A window into the life of a professional geek, wife and mother (and nonni), stitcher/designer, bibliophile, old-school gamer, and whatever other roles she finds herself in.

Monday, August 16, 2004

Once in a blue moon...

Book Review: Hawk and Fisher series by Simon R. Green

Titles: Blue Moon Rising, Swords of Haven, Guards of Haven, Beyond the Blue Moon
Author: Simon R. Green
Genre: Fantasy
Publication Data: Roc, New York NY. 1991, 1999, 1999, 2000.

Ever have one of those days where it seems like everyone is out to get you?

To Hawk and Fisher, every day is one of those days. In Swords of Haven and Guards of Haven, Hawk and Fisher - husband and wife, and Captains in the Guard - face down villains both natural and supernatural as they try to make a difference in the corrupt port city of Haven. It's not easy when your superiors are on the payroll, and it's not always obvious just who your enemies really are. Politicians, power-crazed magic-users, and snooty aristocrats add to the fun. And the good guys don't always win all the time.

Swords and Guards are omnibus editions of six shorter novels.

Blue Moon Rising and Beyond the Blue Moon bookend the Haven series. Blue Moon Rising chronicles Hawk and Fisher's beginnings as Prince Rupert and Princess Julia. Rupert, the second son of the Forest King, is sent to slay a dragon. But instead of taking the hint and going into exile, he returns - with a dragon and a princess. Mayhem ensues as Rupert and Julia fight both political intrigue and the evil influences brought by the Blue Moon. In Beyond the Blue Moon, Rupert and Julia are recalled to Rupert's homeland, which they had fled to escape their own legend. Returning as Hawk and Fisher, they attempt to discover who murdered the King, while untangling the political web and trying to save the kingdom from evils unleashed by the returning Blue Moon.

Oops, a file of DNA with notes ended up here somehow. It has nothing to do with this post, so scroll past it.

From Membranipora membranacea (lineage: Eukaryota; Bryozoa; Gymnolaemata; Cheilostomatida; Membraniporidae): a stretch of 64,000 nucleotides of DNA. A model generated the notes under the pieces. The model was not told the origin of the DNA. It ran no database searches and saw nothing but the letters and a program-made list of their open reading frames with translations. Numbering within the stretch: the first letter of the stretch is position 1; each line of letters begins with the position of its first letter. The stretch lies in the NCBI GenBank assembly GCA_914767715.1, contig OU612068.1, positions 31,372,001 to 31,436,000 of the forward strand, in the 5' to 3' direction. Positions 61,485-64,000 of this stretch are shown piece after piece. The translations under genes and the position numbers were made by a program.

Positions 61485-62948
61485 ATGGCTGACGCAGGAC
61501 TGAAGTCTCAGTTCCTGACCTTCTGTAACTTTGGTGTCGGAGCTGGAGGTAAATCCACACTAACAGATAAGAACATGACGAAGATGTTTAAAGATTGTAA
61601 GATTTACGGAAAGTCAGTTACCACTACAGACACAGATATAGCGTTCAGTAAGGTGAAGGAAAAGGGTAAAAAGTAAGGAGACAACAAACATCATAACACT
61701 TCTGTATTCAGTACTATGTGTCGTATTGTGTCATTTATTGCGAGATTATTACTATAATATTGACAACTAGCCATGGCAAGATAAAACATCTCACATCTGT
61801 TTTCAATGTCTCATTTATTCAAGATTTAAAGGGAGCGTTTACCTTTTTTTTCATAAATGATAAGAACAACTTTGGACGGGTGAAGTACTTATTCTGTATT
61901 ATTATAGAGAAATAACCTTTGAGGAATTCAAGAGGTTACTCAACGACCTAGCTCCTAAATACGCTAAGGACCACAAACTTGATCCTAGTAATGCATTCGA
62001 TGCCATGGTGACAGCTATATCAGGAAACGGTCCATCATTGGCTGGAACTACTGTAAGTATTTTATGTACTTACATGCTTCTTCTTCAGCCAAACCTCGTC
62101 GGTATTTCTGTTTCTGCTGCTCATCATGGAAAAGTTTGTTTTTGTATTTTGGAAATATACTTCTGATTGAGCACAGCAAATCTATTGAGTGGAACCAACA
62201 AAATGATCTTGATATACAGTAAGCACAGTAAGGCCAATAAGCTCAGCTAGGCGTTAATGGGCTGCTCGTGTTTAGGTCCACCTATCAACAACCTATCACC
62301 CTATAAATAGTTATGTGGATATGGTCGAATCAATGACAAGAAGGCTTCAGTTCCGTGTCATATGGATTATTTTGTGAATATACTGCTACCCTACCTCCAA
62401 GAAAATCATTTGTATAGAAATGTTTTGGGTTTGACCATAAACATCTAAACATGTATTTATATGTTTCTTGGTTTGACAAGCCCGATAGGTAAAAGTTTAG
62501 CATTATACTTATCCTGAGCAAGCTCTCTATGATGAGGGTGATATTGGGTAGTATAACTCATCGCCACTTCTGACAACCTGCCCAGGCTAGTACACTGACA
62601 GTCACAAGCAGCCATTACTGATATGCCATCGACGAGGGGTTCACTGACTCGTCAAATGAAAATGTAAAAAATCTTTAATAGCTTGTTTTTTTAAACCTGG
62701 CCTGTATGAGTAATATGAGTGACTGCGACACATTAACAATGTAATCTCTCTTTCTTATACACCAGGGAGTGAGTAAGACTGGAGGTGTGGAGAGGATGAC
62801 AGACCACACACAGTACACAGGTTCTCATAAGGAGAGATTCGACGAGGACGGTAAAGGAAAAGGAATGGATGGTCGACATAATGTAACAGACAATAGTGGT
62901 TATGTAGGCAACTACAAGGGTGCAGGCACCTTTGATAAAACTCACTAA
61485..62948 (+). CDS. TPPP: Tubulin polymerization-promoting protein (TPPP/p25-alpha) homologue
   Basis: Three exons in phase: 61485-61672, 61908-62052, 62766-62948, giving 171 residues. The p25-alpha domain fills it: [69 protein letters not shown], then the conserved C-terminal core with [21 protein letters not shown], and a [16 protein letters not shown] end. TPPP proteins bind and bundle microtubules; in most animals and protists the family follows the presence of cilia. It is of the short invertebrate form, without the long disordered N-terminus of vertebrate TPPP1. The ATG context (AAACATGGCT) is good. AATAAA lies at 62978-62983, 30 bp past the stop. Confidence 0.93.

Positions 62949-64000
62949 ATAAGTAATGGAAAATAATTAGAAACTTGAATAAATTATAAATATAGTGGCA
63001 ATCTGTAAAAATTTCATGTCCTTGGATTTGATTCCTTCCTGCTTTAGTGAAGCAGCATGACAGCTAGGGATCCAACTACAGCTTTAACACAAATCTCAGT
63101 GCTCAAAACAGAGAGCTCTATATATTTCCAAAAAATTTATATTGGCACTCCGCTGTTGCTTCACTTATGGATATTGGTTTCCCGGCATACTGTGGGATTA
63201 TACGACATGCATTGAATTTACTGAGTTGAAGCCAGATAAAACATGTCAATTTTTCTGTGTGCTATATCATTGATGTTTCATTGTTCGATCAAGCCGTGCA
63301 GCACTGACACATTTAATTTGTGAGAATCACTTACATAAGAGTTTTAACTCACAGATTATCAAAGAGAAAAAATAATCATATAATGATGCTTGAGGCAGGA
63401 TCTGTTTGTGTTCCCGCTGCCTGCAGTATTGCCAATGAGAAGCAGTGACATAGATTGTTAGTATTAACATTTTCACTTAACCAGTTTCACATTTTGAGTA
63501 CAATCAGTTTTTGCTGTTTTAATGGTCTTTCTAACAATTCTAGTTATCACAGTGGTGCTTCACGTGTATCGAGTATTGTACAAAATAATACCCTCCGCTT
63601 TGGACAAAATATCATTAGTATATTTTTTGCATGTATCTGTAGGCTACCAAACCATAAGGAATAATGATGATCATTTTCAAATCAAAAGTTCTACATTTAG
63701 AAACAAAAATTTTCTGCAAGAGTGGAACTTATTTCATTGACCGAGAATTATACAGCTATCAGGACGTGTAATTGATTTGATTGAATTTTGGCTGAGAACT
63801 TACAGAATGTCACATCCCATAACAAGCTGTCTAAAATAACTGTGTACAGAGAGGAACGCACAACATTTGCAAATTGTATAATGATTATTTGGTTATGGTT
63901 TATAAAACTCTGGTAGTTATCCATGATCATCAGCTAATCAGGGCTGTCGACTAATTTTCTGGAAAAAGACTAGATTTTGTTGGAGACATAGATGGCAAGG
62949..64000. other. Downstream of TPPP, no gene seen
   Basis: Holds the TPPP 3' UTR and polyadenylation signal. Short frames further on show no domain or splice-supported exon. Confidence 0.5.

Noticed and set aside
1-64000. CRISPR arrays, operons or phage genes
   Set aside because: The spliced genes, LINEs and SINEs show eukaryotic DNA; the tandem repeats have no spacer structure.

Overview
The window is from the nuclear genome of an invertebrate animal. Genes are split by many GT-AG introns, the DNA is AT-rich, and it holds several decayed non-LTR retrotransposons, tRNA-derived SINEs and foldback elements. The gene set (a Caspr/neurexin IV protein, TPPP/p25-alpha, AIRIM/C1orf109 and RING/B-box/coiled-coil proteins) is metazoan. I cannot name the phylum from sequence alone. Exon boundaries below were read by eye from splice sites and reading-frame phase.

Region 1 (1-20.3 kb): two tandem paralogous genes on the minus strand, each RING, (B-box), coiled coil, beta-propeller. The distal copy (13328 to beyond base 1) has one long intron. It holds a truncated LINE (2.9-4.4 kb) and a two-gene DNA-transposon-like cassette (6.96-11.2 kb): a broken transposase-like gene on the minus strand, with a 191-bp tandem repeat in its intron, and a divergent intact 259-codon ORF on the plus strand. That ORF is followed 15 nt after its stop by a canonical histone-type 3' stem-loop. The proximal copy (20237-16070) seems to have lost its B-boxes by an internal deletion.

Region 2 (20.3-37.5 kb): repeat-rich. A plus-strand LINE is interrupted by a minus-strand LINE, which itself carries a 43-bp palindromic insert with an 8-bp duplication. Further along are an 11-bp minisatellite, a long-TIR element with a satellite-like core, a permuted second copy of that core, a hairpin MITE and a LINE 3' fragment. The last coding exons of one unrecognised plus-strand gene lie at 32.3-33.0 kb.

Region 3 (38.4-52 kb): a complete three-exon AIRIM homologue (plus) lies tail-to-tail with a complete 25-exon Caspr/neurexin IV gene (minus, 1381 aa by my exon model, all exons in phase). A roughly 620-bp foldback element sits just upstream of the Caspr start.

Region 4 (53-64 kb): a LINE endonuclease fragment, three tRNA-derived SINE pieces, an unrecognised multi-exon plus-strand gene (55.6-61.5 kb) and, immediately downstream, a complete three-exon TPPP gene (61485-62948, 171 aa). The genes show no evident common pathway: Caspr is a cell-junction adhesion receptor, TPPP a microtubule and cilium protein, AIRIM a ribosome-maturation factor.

While certainly not high literature on par with Tolkien, this was a relatively quick-reading but rather enjoyable series - classic sword and sorcery mixed with gritty realism and a healthy dose of British wit. Hawk/Rupert and Fisher/Julia are sympathetically human - they both have their quirks, and they bicker like many married couples. And they occasionally get their rears kicked, but in general give more than they get. Haven's criminal element, minus the sorcerous aid, would seem right at home in any large city and echoes the darker sides of human nature. And even stock characters have their own personalities and twists.

If you're looking for a quick read, but are tired of crappy pulp fantasy (and believe me, there is a lot!), these novels may be just the thing. Any of them, with the possible exception of Beyond, can be read independently of the others, but the series presents a compelling whole.

No comments: